Micky Ward (Wahlberg) is a boxer who’s always had potential, but never seems to have found it. His older half-brother, Dicky (Bale) was a successful fighter who knocked Sugar Ray Leonard down once, but whose life has since become totally derailed by drugs and alcohol. The title of The Fighter probably refers to Ward, but could just as well refer to his brother, his girlfriend Charlene (Adams), or even his mother (Leo). They’re all mighty strong personalities and they’re all fighting for something. What makes this movie so powerful is that each one fights for what they believe in, what they value, most– even when that value is in contradiction to what others around them want.

So Micky’s being trained by Dicky, who was himself trained by Mickey O’Keefe. Micky flubs the fight he promises everyone he’s going to win. He gets the tar beaten out of him. So he quits the boxing business. His brother Dicky seems intent on quitting life and gets in serious trouble with the law. Micky has his hand broken trying to help Dicky.

This is when the brothers have a falling out that seems insurmountable. Charlene is determined to keep the toxic Dicky from her man’s life and to try to help Micky have a real life. But Micky’s need to compete and battle is rekindled and he finds his heart. He starts training in earnest and the family dynamics threaten to derail his burgeoning success. These are real people and they have real conflicts, but they love each other so much that they have to find a way to get out of each other’s way.

All of this leads to a powerful and emotional climax, both in and out of the ring. It’s not so much a movie about boxing but about a family with boxing, and other violence, in their blood.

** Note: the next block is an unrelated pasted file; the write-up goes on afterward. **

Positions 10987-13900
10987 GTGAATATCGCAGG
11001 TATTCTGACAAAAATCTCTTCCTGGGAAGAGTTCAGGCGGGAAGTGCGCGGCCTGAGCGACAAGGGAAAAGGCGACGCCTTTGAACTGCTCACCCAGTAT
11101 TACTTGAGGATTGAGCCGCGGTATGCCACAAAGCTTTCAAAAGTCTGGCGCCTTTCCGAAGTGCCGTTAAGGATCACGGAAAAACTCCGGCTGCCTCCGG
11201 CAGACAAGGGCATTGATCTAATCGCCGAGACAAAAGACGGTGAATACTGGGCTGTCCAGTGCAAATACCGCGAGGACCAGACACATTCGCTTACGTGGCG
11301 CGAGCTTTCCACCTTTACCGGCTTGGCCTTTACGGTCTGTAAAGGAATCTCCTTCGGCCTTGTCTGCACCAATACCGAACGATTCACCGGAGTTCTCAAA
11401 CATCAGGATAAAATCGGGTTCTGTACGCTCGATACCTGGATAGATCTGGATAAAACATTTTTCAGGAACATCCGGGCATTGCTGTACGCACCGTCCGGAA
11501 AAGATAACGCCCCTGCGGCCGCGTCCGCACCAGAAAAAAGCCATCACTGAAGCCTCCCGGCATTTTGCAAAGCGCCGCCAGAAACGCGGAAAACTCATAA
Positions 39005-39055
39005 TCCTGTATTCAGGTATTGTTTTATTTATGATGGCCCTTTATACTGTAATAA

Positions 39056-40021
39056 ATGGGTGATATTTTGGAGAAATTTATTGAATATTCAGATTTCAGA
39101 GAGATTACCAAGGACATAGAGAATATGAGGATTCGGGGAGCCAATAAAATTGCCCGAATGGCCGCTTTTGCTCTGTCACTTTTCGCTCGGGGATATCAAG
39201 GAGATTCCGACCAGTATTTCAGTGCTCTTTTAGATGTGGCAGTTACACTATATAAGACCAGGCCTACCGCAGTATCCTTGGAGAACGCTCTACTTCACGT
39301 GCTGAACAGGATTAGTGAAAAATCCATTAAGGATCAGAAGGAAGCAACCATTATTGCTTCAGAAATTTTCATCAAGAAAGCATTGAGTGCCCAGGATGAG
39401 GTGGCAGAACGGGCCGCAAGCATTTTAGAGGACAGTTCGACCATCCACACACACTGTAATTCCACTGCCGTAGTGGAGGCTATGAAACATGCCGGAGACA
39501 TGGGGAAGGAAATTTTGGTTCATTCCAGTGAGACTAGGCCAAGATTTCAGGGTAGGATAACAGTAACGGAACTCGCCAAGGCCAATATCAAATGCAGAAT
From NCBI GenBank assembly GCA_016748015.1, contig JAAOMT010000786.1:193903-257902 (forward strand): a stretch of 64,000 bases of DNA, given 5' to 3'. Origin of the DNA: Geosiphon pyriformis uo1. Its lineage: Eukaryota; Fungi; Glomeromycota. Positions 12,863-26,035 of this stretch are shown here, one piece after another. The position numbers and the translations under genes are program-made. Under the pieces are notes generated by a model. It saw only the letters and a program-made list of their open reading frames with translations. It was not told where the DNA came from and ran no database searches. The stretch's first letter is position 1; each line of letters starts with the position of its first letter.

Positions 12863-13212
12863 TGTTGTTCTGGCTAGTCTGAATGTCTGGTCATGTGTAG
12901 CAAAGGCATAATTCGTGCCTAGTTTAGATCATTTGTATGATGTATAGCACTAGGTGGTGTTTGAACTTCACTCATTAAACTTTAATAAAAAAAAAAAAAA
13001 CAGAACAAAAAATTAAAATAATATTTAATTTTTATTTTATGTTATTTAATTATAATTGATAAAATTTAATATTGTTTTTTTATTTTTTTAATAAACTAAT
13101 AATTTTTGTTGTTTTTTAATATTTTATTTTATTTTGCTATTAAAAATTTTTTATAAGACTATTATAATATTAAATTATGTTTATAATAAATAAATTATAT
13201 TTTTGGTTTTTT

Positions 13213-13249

Critique

Beyond some possible overacting by Christian Bale, this is as close to a perfect film as you will see in years. The writing is totally unassuming, telling a seemingly simple story of two brothers, both with broken dreams. The acting is also unassuming. The performances from each of the main four actors are so note-perfect, so real, so completely engaging, that the movie is captivating from the start.

You wonder where the story will go. You wonder whether there will be an emotional climax. But you forget that as you are carried into the lives and world of these people.

Dicky’s absolute narcissism and selfishness, his need to constantly have attention on himself and relive his glory, is infuriating. Micky is too easy-going, too forgiving of his brother. Their mother is too heavy-handed, too indulging to Dicky. Charlene is kind and sweet, but also seems very ambitious and possessive.

These are real people. They’re good, but very flawed. It’s a totally captivating film because it doesn’t just focus on some outstanding boxing matches, but it really spends time focusing on the conflicts inside and among the family members that duke it out through this story.

The way this movie ties the story up, with the emotional impact that it has, will make you feel like you’ve been given several body blows followed by an uppercut. What a knockout of a film.

Content warnings: some sensuality, plenty of profanity, drug and alcohol use, boxing and other fisticuffs

Writing: 5          Acting: 5          Overall: 5 

This is my number 1 movie from 2010. Rotten Tomatoes pretty much agrees with me. Don’t forget to share this review; if you don’t you will be cursed by a wandering gypsy woman.